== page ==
Building Blocks LA: changing the shape of Los Angeles through imaginative urban planning

Social connectedness in Los Angeles is influenced by the city’s built environment and how Angelenos come together to shape the city. To tap into the imagination of Angelenos for a more inclusive and connected city, an art-planning-policy collaboration will hold 40 workshops throughout LA to allow diverse groups of residents to share ideas, bond and inspire each other by building physical models of how they want the city to look in coming decades. The project team will translate these creative models of LA into policy ideas to influence the comprehensive revision of the city’s zoning code that starts this year.

Zoning regulates how the hundreds of thousands of buildings and pieces of land that form Los Angeles can be used. By controlling physical places, zoning has sometimes kept less powerful socioeconomic or ethnic groups “in their place” at the margins of society. And, by favoring cars and private backyards over high quality public space, it has reduced the types of social interactions that build community. In a diverse city, we cannot afford to exclude some residents from amenities and opportunities or to wall people off from their neighbors.

The City of Los Angeles recently authorized a Comprehensive Zoning Revision to start in 2013. The last time that L.A. conducted a comprehensive update of its zoning rules was 1946. This upcoming revision process is therefore a ‘once in a lifetime’ opportunity to change the DNA of land use in the City and shape Los Angeles as a more inclusive, equitable, and sustainable place.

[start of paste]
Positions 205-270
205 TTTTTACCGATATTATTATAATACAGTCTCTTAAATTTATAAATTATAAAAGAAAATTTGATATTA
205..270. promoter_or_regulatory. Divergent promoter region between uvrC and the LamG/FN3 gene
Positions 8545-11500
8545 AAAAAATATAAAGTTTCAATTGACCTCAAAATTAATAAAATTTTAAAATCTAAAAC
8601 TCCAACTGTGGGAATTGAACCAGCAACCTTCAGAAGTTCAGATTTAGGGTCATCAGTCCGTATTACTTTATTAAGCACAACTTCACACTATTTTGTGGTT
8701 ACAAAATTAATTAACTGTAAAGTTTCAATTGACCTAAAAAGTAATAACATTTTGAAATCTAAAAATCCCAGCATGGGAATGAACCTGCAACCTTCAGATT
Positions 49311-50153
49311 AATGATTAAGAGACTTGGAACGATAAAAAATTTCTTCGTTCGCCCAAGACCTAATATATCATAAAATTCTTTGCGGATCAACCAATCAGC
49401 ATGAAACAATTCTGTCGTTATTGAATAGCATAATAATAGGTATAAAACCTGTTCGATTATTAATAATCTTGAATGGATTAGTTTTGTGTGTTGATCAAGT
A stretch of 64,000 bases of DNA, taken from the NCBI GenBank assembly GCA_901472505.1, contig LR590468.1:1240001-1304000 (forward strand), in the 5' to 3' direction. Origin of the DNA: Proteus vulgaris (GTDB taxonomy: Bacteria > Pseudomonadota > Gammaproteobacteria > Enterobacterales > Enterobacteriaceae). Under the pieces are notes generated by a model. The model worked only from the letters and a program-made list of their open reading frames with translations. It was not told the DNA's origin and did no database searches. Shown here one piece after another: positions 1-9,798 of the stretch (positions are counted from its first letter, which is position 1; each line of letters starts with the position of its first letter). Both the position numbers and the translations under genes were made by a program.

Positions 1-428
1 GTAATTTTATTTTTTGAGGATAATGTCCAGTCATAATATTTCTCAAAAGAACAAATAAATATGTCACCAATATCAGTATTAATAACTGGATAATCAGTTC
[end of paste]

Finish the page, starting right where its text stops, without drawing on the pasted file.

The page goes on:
The Urban & Environmental Policy Institute and project partners Latino Urban Forum excel in convening people and organizations to envision and advocate for more just and livable places and policies.

Everyone can be an urban planner because we all live in the city and have ideas to improve it. The workshops tap into people’s emotions and creativity by making planning visual, tactile, and playful. Language, age, income, education, and planning knowledge do not raise barriers because the medium creates an equal playing field.

Participants assemble a medley of recycled, vibrant materials into three-dimensional models of their ideal city, neighborhood street, public space, or building. By building with non-descript, found objects, participants are forced to be creative. Green yarn becomes parks, blue poker chips a river or ocean, and hair rollers are stood up for apartments or laid on their side for transit lines.

After building for twenty minutes, workshop participants have one minute to explain their model, and the vision behind it, to the group. As each person explains their model, project staff document the models and descriptions by taking notes, pictures and video.

After participants have completed and shared their individual models, they are asked to work together & create one group (or several small groups) model synthesizing all their visions. During this phase of the exercise, participants realize that they must draw from everyone’s vision. When done, groups share explain their joint models.

The project team will review images, notes and audio/visual records and ‘tag’ participants’ models and ideas to create a database of how residents want land use in LA to look and function in the future. We will write a report based on the workshop results and research into best practices, translating the models, explanations and tags into policy recommendations for the city’s zoning update. The report will focus on recommendations to make the city more inclusive and connected. For example. If participants build models and share visions highlighting the need for more diverse and affordable forms of housing, the report will highlight ways that zoning can increase the housing supply and raise funds for affordable housing.

The report will be shared with workshop participants, with community organizations and spaces that helped host workshops, and with city planners and policy makers who will shape and vote on new zoning rules.